Background: The use of synthetic mesh to repair a potentially contaminated incisional hernia may lead to higher failure rates. A biological mesh might be considered, but little is known about long-term results. Both biological and synthetic meshes were investigated in an experimental model of peritonitis to assess their characteristics in vivo.
Methods: Male Wistar rats were randomized into five groups and peritonitis was induced. A mesh was implanted after 24h. Five meshes were investigated: Permacol™ (cross-linked collagen), Strattice™ (non-cross-linked collagen), XCM Biologic® (non-cross-linked collagen), Omyra® Mesh (condensed polytetrafluoroethylene) and Parietene™ (polypropylene). The rats were killed after either 30, 90 or 180days. Incorporation and shrinkage of the mesh, adhesion coverage, strength of adhesions and histology were analysed.
Results: Of 135 rats randomized, 18 died from peritonitis. Some 180days after implantation, both XCM Biologic® and Permacol™ had significantly better incorporation than Strattice™ (P=0·003 and P=0·009 respectively). Strattice™ had significantly fewer adhesions than XCM Biologic® (P=0·001) and Permacol™ (P=0·020). Thirty days after implantation, Permacol™ had significantly stronger adhesions than Strattice™ (P<0·001). Shrinkage was most prominent in XCM Biologic®, but no significant difference was found compared with the other meshes. Histological analysis revealed marked differences in foreign body response among all meshes.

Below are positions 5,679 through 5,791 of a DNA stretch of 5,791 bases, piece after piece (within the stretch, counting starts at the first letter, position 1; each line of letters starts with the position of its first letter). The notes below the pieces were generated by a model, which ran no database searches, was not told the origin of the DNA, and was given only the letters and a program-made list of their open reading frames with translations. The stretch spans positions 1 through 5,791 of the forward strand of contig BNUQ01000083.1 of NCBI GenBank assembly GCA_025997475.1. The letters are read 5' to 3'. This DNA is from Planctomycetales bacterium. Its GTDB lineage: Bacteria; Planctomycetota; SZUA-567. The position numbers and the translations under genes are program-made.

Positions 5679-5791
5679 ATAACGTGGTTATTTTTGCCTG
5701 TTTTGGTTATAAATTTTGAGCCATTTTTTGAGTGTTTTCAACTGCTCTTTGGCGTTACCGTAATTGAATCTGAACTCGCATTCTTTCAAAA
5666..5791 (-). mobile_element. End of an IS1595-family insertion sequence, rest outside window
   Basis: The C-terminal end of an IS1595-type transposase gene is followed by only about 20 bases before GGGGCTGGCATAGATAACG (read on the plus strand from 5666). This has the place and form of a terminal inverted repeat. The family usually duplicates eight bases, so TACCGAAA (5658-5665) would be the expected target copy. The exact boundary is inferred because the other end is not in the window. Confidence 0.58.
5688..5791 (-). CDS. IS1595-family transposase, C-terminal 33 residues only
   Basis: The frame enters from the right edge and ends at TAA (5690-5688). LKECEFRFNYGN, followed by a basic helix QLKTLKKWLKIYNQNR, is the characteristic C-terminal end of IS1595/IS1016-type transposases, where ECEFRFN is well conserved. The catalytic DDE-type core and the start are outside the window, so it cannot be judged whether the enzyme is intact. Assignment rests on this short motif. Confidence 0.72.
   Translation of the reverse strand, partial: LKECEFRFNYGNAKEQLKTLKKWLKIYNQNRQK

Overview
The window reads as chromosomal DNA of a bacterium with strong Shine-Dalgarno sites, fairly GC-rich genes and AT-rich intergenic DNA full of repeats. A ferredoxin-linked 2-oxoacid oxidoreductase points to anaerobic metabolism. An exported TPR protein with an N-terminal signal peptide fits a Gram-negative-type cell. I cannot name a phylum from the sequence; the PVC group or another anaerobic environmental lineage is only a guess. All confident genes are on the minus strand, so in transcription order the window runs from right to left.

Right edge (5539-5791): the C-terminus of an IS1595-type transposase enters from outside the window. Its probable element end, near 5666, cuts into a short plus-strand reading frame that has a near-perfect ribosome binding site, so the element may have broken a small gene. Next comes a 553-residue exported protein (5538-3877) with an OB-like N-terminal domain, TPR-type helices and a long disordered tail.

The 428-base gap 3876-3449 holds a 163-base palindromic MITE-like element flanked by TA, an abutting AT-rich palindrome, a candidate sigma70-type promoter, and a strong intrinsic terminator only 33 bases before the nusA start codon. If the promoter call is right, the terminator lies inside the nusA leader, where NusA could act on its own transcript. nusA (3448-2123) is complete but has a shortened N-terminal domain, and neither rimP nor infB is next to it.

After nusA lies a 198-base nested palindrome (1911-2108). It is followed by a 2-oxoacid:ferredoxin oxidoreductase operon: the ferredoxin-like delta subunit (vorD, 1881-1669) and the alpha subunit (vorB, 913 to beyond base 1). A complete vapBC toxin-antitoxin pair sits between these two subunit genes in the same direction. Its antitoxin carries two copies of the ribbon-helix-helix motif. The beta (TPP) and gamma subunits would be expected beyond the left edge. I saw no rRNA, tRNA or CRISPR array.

Conclusion: This experimental study suggested that XCM Biologic® was superior in terms of incorporation, macroscopic mesh infection, and histological parameters such as collagen deposition and neovascularization. There must be sufficient overlap of mesh during placement, as XCM Biologic® showed a high rate of shrinkage. Surgical relevance: The use of synthetic mesh to repair a potentially contaminated incisional hernia is not supported unequivocally, and may lead to a higher failure rate. A biological mesh might be considered as an alternative. There are few long-term studies, as these meshes are expensive and rarely used. This study evaluated the use of biological mesh in a contaminated environment, and investigated whether there is an ideal mesh. A new non-cross-linked biological mesh (XCM Biologic®) was evaluated in this experiment. The new non-cross-linked biological mesh XCM Biologic® performed best and may be useful in patients with a potentially contaminated incisional hernia.

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Journal British Journal of Surgery
Kaufmann, R, Jairam, A.P, Mulder, I.M, Wu, Z, Verhelst, J, Vennix, S, … Lange, J.F. (2017). Characteristics of different mesh types for abdominal wall repair in an experimental model of peritonitis. British Journal of Surgery. doi:10.1002/bjs.10635